Fiftieth Tennessee regiment, which now contracted its line and concentrated its fire upon the enemy on the left in the vicinity of Vinyard's. Under the spirited charge and heavy fire of Robertson's brigade, the enemy were driven back some distance. The operations of the brigade will be more properly reported by its division commander. It will, however, be proper for me to state that, during a halt, before Robertson's brigade reached the Chattanooga road, Brigadier-General Gregg rode out in front to reconnoitre the enemy's position. He very soon found himself near the enemy's line, and was suddenly halted by the Yankee skirmishers. Turning his horse to ride back to the rear, he was shot through the neck. Having fallen from his horse, the Yankees proceeded to take from his person his spurs and sword, when Robertson's brigade charged forward and recovered possession of him and his horse. Brigadier-General Gregg deserves special commendation for his gallantry and activity on the field. The brigade which he commanded is an excellent one, and is commanded by a worthy and able officer. Colonel Suggs, of the Fiftieth Tennessee regiment, also merits particular notice for the manner in which he from time to time disposed his regiment and protected our flank, which was necessarily exposed in our advance, as the movement did not extend to the division on our left. While these operations were going on in my left brigade, the right one, Johnson's, with which the Forty-first Tennessee regiment, under Lieutenant-Colonel James D. Tillman, and the Third Tennessee regiment, under Colonel C. H. Walker, of Gregg's brigade, preserved their connection, having advanced some six hundred yards, received the fire of the enemy's artillery and infantry and became hotly engaged. The enemy were posted upon rising ground. A battery swept our ranks with grape-shot, while their infantry delivered heavy volleys from small arms. The contest continued here nearly an hour, when the enemy, after a stubborn resistance, gradually retired to an open woods, beyond the road from Chattanooga to Lee & Gordon's Mill; approaching the road, a part of the brigade halted and poured its fire into the enemy's ranks, now in full view, two hundred yards in front; again advanced, crossed the road, gained the cover of the woods on the left of the field in which the enemy's battery was posted, a clearing, with enclosure, intervening. The Twenty-fifth Tennessee regiment, under Lieutenant-Colonel B. R. Snowden, and part of the Twenty-third Tennessee regiment now wheeled to the right, moved on the flank of the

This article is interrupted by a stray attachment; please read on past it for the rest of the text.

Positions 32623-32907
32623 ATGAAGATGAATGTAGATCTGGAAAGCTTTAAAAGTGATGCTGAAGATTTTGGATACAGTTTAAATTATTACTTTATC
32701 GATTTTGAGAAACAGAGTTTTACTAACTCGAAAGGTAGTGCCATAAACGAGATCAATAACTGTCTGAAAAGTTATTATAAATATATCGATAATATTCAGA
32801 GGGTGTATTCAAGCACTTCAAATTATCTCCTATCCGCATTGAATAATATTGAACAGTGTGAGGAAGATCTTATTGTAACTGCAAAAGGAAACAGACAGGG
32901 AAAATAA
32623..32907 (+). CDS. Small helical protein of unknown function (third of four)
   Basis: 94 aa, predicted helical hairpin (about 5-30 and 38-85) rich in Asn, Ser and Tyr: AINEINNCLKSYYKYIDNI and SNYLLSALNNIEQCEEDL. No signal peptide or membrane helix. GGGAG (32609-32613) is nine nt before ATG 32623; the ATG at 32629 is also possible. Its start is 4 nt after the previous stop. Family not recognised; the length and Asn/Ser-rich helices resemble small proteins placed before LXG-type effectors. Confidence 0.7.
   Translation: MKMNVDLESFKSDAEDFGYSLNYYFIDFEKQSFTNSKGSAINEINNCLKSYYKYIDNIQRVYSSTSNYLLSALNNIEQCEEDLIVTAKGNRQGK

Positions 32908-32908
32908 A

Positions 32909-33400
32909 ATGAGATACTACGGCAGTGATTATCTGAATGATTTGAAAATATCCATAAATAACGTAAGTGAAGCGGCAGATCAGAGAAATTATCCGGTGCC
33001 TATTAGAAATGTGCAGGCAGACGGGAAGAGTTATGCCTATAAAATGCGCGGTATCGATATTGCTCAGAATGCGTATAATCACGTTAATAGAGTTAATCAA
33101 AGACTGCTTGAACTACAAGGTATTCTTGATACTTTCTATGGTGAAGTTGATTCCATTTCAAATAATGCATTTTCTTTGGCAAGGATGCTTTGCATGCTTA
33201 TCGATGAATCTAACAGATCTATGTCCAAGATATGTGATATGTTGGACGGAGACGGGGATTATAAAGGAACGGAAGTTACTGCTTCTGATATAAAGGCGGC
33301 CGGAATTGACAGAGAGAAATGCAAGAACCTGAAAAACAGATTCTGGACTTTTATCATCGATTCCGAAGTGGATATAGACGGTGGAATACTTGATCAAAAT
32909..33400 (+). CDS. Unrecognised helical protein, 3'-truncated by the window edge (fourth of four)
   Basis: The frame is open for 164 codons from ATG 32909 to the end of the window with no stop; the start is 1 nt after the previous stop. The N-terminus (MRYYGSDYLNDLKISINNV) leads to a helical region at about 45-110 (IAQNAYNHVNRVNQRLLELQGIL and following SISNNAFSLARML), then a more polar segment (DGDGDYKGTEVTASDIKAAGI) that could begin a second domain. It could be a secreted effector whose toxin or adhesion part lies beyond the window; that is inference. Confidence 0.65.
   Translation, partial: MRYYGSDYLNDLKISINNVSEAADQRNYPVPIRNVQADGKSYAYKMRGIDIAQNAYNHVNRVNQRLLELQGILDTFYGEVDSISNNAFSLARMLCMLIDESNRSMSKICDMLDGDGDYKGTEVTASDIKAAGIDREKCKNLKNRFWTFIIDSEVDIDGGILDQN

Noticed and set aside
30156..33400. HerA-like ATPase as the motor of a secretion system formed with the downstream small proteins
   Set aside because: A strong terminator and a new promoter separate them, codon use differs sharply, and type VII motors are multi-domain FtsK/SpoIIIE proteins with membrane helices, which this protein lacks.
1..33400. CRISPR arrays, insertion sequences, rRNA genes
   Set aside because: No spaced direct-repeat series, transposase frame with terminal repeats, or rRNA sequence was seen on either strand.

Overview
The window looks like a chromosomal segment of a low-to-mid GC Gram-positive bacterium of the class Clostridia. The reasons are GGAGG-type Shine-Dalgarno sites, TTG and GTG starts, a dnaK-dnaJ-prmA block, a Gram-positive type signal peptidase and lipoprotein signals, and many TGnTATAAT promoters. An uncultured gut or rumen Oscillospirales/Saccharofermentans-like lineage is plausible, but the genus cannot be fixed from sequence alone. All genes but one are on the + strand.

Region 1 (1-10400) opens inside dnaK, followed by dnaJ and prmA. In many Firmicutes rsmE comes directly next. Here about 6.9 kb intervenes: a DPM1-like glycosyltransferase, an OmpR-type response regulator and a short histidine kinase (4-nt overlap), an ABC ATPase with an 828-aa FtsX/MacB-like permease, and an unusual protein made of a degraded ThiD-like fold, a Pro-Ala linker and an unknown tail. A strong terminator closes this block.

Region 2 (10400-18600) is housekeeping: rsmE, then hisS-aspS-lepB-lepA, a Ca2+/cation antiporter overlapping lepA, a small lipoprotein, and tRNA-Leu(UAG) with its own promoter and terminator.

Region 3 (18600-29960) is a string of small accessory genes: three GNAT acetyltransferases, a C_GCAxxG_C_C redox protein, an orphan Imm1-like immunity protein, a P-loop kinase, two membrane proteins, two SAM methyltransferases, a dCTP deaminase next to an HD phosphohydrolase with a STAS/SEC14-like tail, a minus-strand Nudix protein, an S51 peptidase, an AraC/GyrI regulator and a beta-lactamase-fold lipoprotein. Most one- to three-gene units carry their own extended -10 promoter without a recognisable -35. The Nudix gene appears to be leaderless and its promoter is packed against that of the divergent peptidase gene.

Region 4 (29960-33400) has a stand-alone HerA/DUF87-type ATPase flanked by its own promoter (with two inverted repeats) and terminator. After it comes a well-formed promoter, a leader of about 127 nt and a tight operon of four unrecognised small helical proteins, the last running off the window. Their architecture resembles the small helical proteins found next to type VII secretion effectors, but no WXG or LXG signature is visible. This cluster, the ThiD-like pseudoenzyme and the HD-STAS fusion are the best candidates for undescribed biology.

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Table of Contents:
General Ewell at First Manassas .
Colonel Campbell Brown 's reply to General Beauregard .
The Merrimac and the Monitor —Report of the Committee on Naval Affairs.
Report: [to accompany bill H. R. 244 .]
Official reports of the battle of Gettysburg .
Report of Colonel Bryan Grimes , of Fourth North Carolina .
Operations of detachment from Cashtown to Williams -Port—report of Major Charles Richardson .
From the Rapidan to Spotsylvania Courthouse .
Report of General R. S. Ewell .
Report of General A. L. Long , from 4th to 31st of May , 1864 .
Evacuation of Richmond .
Reunion of the Virginia division Army of Northern Virginia Association.
Orations at the unveiling of the statue of Stonewall Jackson , Richmond, Va. , October 26th , 1875 .
Governor Kemper 's address.
The battle of Honey Hill .
Battle of Chickamauga .
Report of Brigadier-General B. R. Johnson .
Letter from General Hagood on recapture of a flag.
The cavalry affair at Waynesboro .
General Sherman 's method of making war.
Letter from Colonel Stone .
Gleanings from General Sherman 's despatches.
The Wee Nee Volunteers of Williamsburg District, South Carolina , in the First ( Gregg 's) Regiment—Siege and capture of Fort Sumter .
The Kilpatrick - Dahlgren raid against Richmond .
Statement of Lieutenant Bartley , of the United States signal corps .
The Confederate account.
Authenticity of the Dahlgren papers.
The opening of the lower Mississippi in April , 1862 -a reply to Admiral Porter .
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